The ubiquity of digital media and telecommunications leads to claims that “the world is flat” and that everybody has access to almost all services and information. Tom Friedman rather ominously says that this ubiquity of access establishes an “iron rule”: “whatever can be done, will be done. And if you are not doing it, it will be done to you.”
Is this actually the case? Is everyone subject to this iron rule? Does everyone have an all-access pass? Pankaj Ghemawat’s answer is a flat-out “no.”
Further questions arise when we think about the expanding physical and online programs of higher education. How does the iron rule transpose to that context?
Perhaps the educational version takes a much less ominous tone. Here is my attempted version of the iron rule for a flattened higher-ed world: “whatever can be learned, will be learned. And if you are not learning it, it will be, for lack of a better term, ‘learned’ to you.” (N.B. I am skeptical, if not resistant, to the notion that any version of Friedman’s iron rule ought to be applied to the context of education.)
In other words, in the era of high-speed internet, are people learning whether they like it or not? Let’s consider the question with regard to higher education. We may limit this to everyone within the United States and certainly find it to not be the case.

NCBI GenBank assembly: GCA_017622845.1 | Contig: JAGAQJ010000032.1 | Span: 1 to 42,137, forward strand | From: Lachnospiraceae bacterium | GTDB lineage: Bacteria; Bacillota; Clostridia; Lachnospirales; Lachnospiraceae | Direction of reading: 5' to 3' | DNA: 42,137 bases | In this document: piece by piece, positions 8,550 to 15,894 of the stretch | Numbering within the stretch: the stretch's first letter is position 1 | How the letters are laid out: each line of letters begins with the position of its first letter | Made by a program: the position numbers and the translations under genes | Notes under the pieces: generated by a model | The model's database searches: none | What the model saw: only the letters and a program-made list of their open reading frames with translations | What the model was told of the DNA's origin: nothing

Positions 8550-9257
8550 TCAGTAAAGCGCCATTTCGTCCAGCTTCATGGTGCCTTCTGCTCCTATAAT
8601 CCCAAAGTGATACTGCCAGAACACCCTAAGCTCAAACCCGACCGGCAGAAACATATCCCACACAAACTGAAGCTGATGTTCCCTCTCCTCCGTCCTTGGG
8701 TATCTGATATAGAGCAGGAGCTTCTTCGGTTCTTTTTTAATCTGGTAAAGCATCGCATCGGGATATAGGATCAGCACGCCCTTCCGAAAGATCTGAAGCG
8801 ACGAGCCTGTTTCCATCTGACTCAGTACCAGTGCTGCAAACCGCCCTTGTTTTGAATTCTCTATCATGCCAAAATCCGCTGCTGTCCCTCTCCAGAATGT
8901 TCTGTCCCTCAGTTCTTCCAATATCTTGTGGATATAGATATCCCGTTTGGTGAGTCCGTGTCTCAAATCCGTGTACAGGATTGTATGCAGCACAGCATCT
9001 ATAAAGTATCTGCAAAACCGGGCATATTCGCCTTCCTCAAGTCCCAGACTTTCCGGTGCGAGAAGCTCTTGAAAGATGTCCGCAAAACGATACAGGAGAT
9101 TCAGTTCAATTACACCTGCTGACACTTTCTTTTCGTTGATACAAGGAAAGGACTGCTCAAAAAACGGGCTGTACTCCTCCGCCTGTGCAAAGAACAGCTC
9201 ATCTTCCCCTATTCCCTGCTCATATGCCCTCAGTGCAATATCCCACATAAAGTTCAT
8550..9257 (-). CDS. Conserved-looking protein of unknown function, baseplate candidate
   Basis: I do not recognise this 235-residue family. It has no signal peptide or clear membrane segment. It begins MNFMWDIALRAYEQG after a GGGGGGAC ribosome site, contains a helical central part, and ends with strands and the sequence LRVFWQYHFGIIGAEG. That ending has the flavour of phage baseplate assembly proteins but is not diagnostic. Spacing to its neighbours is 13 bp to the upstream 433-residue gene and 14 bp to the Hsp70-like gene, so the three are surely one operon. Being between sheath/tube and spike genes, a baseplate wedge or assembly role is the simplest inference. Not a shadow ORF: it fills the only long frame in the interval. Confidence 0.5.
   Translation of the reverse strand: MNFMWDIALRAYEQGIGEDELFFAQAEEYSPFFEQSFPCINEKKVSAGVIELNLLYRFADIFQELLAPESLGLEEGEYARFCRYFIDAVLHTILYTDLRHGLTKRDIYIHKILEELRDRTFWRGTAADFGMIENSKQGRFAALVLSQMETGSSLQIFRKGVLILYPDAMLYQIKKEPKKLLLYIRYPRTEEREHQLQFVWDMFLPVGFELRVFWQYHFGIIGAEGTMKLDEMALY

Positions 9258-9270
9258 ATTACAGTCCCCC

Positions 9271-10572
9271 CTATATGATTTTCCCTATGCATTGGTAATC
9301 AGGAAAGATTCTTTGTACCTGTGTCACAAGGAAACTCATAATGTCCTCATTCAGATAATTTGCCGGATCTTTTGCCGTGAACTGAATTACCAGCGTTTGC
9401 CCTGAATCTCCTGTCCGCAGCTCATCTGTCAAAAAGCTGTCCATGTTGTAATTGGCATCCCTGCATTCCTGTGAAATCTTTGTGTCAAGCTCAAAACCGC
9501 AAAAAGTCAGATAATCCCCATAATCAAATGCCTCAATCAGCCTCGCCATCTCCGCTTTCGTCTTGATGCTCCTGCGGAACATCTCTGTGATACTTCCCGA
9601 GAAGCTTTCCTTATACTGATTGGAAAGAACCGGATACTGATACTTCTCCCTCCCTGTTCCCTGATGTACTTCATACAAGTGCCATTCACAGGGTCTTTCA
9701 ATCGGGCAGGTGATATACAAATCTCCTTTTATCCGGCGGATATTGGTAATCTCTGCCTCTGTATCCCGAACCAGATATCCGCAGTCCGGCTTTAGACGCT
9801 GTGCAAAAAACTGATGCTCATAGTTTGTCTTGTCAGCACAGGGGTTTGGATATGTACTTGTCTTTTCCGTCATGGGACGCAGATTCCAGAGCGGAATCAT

With regard to several groups within the United States, there is no all-access pass to higher education. Instead, there are several barriers to accessibility. The number of current prosecutions of education institutions under the Americans with Disabilities Act signals that the iron rule, even in my quite friendly form, is not taking hold.
One important step toward all-access education at UA is the College of Arts and Sciences’s accessibility website. It can serve as a one-stop place for teachers to find accessibility resources and guidelines for the UA campus.
Practically speaking, everyone teaching at UA can take steps toward granting more access. A lot of these involve digital media, but the most important ones involve adopting an all-access mindset.
- Simply start considering accessibility in a thoughtful, sensible and sensitive manner.
- Get to know the people who provide resources for accessibility on campus (technology, services). Visit their offices and check out their workshops!
- Take an incremental approach to developing your accessible teaching skills. Rather than reinventing the wheels of your past teaching, simply adopt these practices for your future teaching. For example,
- Use the “accessibility check” on Microsoft Office and Adobe Acrobat, and apply the solutions to your files.
- Deploy the OIRA syllabus site to create and post your syllabi online.
- Start putting course content inside your Blackboard Learn. It is easy to copy and paste text from previous course materials into a “blank page” in your course’s Blackboard Learn to make that content instantly accessible.
- Re-save your old scanned PDFs through the Optical Character Recognition (OCR) function on Adobe Acrobat.
- Resolve any of your concerns or thoughts about accessibility by calling up or visiting the friendly folks at the Office of Disability Services or eTech. Dr. Rachel Thompson invites faculty, staff and students to contact her directly, too!